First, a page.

The complex make-up required for the main character in The Elephant Man was almost the undoing of that celebrated 1980 film. Its director, David Lynch, was the first to design viable prosthetics. “But when I tried a part of John Hurt,” Lynch recalled, “he couldn’t move and he said, ‘A valiant effort, David.’ Lynch was in despair, certain his film would be a disaster, until British make-up artist Christopher Tucker came to the rescue. But the application of the resulting designs, which had been modeled after a cast of the real Joseph Merrick, whose story the film told, fell to make-up artist Walter Schneiderman.
Schneiderman, who died at the age of 98, called the film “one of the most difficult films I had to make.” It took seven hours each day to put the makeup on Hurt, and another two to remove it again. “Everything was so precise,” he said. “There were 14 pieces, not including the head, and they had to be applied exactly, every day for continuity. He couldn’t afford to make a mistake. “Schneiderman was acclaimed for his work on the film, which was nominated for eight Oscars. The lack of official recognition for Tucker and Schneiderman caused a furor, leading to the implementation the following year of a new Oscar category for best makeup.
Known to his friends as Wally, Schneiderman was born in London to Chaim Baruch and Boobie Rose, who were tailors. His father died when Wally was 10 years old. Four years later, Wally left the Kensington Bayswater Jewish School (later the Solomon Woolfson School) and began working as a barber’s apprentice. At 18, he joined the RAF and served as a gunner during WWII.
After being demobilized, he enrolled at the London Gentlemen’s Hairdressing Academy. When the senior makeup supervisor at Shepperton Film Studios called to find barbers willing to train as makeup artists, Schneiderman volunteered. His first visit to a film set was in 1947, when he saw Alexander Korda directing An Ideal Husband, an adaptation of Oscar Wilde’s play.
The first uncredited works came his way in Anna Karenina (1948), starring Vivien Leigh, and Powell and Pressburger’s Tales of Hoffman (1951). However, with the industry offering only short contracts and meager salaries, when business was tight, Schneiderman would return to the salon to make ends meet.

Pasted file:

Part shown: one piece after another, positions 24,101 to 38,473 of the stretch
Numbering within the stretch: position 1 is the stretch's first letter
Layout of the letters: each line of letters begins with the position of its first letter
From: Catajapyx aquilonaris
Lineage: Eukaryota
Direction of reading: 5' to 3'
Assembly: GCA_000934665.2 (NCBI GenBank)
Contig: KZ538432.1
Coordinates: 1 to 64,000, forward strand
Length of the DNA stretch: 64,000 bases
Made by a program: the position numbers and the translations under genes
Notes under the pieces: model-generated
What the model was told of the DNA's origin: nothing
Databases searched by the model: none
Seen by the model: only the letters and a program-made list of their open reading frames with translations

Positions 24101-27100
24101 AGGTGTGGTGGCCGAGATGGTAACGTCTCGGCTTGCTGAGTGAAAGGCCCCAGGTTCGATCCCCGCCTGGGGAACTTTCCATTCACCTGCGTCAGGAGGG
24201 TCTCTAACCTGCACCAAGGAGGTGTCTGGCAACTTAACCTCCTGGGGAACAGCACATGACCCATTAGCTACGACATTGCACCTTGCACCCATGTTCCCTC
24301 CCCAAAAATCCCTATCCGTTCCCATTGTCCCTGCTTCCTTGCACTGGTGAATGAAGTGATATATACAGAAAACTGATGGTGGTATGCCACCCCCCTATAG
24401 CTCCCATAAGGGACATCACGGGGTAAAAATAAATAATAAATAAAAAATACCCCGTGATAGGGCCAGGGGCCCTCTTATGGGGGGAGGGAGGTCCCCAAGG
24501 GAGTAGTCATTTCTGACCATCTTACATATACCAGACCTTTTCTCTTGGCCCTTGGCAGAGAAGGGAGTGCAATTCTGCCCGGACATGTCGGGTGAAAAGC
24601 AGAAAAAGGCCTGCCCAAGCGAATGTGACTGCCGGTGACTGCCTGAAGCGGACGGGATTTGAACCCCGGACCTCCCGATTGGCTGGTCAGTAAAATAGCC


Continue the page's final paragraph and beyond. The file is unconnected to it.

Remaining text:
However, starting in the mid-1950s, he began to find a more stable job. He spent five years, first as a makeup artist and then as a makeup supervisor, on the television series The Adventures of Robin Hood (1955-60). He went on to work more in film with The Guns of Navarone (1961), I Could Go On Singing (1963), with Judy Garland and Dirk Bogarde, One Million Years BC (1966) and The Dirty Dozen (1967). Isadora (1968) was the first of several films he made with Vanessa Redgrave, one of the many actors who began to stipulate him as their preferred makeup artist.
After Fiddler on the Roof (1971), he acquired an agent and landed work on blockbusters such as Juggernaut (1974) and Rollerball (1975). For the television movie A Woman Called Golda (1982), she helped turn Ingrid Bergman and Judy Davis into elder and younger Golda Meir respectively, cleverly creating continuity between the two performers. An extended period working for Barbra Streisand on her period musical Yentl (1983) prevented her from accepting an offer from Robert De Niro, who met him personally to request his services for the vital aging makeup that would be required in Sergio Leone’s Once Upon a Time. . in America (1984).
Schneiderman was a makeup supervisor on the fantasy Labyrinth (1986), starring David Bowie as the flamboyant Goblin King. His final assignments included two films directed by Richard Attenborough: the apartheid drama Cry Freedom (1987), starring Denzel Washington as anti-apartheid activist Steve Biko, and Chaplin (1992), in which Schneiderman oversaw the aging process of Robert Downey Jr, then 26, aged 19 to 83 in the title role.
Although he was an inventive and resourceful practitioner, he was always practical. “Directors think you open your box and pop the magic,” he said. “It does. But you have to know how to apply it.” After his retirement, he went on to create and sell a line of commercial products under the name Make-Up International. Among them are Quick Action Powder Blood, Bruise Simulation Gel, and Omaha Action Mud.
His wife, Ruby, whom he married in 1943, died in 2001. He is survived by his daughters, Beryl and Karen.
George is Digismak’s reported cum editor with 13 years of experience in Journalism